In the past year, the Idaho State Legislature held hearings on the implementation of a number of reforms for Idaho education (http://www.idahostatesman.com/2011/02/20/1535065/a-reform-plan-a-long-time-in-the.html). High on that list of proposed reforms was a new provision to require students take online courses as a condition of graduation from highschool. To say that this proposal was met with skepticism is a gross understatement. Teachers, parents, and administrators were riotous; requiring students to take online courses was viewed as replacing teachers with computers. Many argued that an online course couldn’t possibly result in the equivalent learning experience that would be achieved in face-to-face instruction. Richard Clark’s works on media comparison studies should have been required reading for everyone. I must admit, I have been lulled into the seduction of the simplistic media comparison study more than once…”Why, yes. It makes perfect sense that student achievement in mathematics would increase when they use computers for practice drills!” What we have ALL missed were the hidden meanings behind those results. Clark (1994) states that different forms of technology do not increase learning. Learning is only affected by the methods in which those media attributes are used in instruction (Clark, 1994). In this previous example of math drills, a comparison study was conducted that compared student math knowledge gained from performing math drills on the computer to having a teacher assist with the math drills in the classroom. The effect was…there was NO EFFECT! Students performed similarly on math assessments. The difference that is highlighted by this study is the efficiency by which those skills can be mastered. It can be more time efficient and economical to have students use math software to gain fluency in math, than it is for a teacher to dedicate the necessary resources to achieve the same goal. Clark’s (1994) assertions are substantiated by Wilbur Schramm (1977), “who claimed that learning is influenced more by the content and instructional strategy in a medium than by the type of medium.”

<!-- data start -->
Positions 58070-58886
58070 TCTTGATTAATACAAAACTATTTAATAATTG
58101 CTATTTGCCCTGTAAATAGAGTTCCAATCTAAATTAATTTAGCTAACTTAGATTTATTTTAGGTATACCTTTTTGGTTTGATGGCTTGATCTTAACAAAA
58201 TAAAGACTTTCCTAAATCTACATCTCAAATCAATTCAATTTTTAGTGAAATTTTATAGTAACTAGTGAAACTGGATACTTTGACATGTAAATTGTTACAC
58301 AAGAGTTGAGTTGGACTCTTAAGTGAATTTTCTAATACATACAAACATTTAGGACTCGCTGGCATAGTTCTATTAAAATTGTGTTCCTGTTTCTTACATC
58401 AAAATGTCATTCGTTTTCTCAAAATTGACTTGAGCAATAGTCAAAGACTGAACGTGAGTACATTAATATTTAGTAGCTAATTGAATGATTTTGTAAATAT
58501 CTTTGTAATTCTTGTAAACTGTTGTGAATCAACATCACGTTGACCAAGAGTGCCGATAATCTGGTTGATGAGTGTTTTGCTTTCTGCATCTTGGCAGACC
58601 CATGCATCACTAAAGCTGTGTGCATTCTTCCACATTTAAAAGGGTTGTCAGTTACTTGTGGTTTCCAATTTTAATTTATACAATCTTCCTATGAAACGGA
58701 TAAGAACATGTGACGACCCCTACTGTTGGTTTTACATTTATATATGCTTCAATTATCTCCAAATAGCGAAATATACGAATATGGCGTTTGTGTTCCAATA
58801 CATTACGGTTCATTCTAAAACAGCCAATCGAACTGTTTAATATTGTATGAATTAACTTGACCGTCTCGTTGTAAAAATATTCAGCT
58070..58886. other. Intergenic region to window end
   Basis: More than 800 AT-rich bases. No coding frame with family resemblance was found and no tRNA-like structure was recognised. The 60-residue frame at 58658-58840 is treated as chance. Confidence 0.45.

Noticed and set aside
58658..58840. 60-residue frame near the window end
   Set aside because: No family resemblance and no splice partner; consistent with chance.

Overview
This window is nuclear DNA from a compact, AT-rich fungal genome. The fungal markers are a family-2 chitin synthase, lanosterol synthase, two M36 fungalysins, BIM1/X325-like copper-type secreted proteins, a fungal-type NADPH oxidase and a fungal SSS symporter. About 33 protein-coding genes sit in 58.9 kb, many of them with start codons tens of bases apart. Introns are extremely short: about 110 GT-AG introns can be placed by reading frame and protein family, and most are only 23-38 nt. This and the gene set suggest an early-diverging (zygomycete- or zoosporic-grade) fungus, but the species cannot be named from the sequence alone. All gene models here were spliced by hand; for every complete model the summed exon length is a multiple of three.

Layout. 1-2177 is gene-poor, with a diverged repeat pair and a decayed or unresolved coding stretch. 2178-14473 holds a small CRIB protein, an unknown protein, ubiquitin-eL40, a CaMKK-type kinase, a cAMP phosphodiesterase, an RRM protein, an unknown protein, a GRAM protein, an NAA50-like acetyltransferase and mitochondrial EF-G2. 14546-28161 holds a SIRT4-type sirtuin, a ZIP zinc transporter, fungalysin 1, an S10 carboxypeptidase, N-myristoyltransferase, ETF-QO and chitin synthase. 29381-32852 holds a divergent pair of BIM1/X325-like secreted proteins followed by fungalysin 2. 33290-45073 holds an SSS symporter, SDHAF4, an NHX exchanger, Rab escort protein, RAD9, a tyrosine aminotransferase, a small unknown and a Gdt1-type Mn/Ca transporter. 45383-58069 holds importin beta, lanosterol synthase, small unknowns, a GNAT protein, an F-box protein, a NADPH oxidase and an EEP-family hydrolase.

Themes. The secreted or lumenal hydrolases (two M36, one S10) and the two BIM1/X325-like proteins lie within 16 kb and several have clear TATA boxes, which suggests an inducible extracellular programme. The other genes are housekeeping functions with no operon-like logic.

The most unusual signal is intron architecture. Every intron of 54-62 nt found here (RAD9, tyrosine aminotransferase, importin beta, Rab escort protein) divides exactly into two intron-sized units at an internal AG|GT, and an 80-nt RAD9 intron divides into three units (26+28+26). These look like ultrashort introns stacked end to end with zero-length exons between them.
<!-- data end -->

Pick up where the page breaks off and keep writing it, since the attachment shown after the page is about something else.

“Gavriel Salomon and others (Salomon, 1979) had argued that it was not the medium which influenced learning but instead certain attributes of media that can be modeled by learners and can shape the development of unique ‘cognitive processes.'” (Clark, 1994)
Computers can never “replace” teachers because the media attributes are only as good as the method used to deploy them. The concern that teachers would be replaced by technology seems to be a common fear; as each new technology brings novelty, fears begin to surface. A sword is only as good as the swordsman, after all.
Clark, R. E. (1994). Media and method. Educational Technology Research & Development, 42(3), 21-30.